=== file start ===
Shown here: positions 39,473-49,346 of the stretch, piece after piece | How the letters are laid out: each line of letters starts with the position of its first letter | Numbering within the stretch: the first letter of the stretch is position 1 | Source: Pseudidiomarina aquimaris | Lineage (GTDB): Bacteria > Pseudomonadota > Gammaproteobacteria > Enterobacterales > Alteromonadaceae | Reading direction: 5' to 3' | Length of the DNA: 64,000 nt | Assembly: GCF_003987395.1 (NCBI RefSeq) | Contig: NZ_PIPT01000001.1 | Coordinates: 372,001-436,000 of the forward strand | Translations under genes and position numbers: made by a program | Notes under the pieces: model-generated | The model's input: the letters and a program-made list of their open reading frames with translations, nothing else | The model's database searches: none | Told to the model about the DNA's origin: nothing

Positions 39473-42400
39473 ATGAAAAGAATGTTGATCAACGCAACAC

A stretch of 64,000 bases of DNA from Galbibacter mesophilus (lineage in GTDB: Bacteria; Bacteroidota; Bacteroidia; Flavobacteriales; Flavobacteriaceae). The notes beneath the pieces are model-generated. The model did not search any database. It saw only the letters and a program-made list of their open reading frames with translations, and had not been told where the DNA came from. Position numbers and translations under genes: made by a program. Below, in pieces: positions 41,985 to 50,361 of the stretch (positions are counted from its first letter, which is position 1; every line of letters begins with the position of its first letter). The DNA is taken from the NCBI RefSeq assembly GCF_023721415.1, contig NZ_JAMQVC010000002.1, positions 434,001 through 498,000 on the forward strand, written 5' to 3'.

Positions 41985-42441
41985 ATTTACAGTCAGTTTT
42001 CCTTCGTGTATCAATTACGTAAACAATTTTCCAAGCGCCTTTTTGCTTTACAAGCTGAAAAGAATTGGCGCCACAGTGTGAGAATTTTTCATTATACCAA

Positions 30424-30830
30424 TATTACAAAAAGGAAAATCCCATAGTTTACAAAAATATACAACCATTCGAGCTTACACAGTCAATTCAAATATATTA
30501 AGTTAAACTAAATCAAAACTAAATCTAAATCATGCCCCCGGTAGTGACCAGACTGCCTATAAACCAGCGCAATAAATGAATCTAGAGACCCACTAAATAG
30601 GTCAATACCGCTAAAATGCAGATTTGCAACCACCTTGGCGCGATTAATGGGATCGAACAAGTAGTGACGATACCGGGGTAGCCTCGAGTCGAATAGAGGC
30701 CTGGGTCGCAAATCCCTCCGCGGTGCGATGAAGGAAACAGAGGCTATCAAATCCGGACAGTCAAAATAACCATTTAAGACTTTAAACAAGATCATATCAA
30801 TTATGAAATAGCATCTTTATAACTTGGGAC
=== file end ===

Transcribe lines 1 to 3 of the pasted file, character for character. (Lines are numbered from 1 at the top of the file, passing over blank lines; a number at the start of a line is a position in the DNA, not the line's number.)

Shown here: positions 39,473-49,346 of the stretch, piece after piece | How the letters are laid out: each line of letters starts with the position of its first letter | Numbering within the stretch: the first letter of the stretch is position 1 | Source: Pseudidiomarina aquimaris | Lineage (GTDB): Bacteria > Pseudomonadota > Gammaproteobacteria > Enterobacterales > Alteromonadaceae | Reading direction: 5' to 3' | Length of the DNA: 64,000 nt | Assembly: GCF_003987395.1 (NCBI RefSeq) | Contig: NZ_PIPT01000001.1 | Coordinates: 372,001-436,000 of the forward strand | Translations under genes and position numbers: made by a program | Notes under the pieces: model-generated | The model's input: the letters and a program-made list of their open reading frames with translations, nothing else | The model's database searches: none | Told to the model about the DNA's origin: nothing

Positions 39473-42400
39473 ATGAAAAGAATGTTGATCAACGCAACAC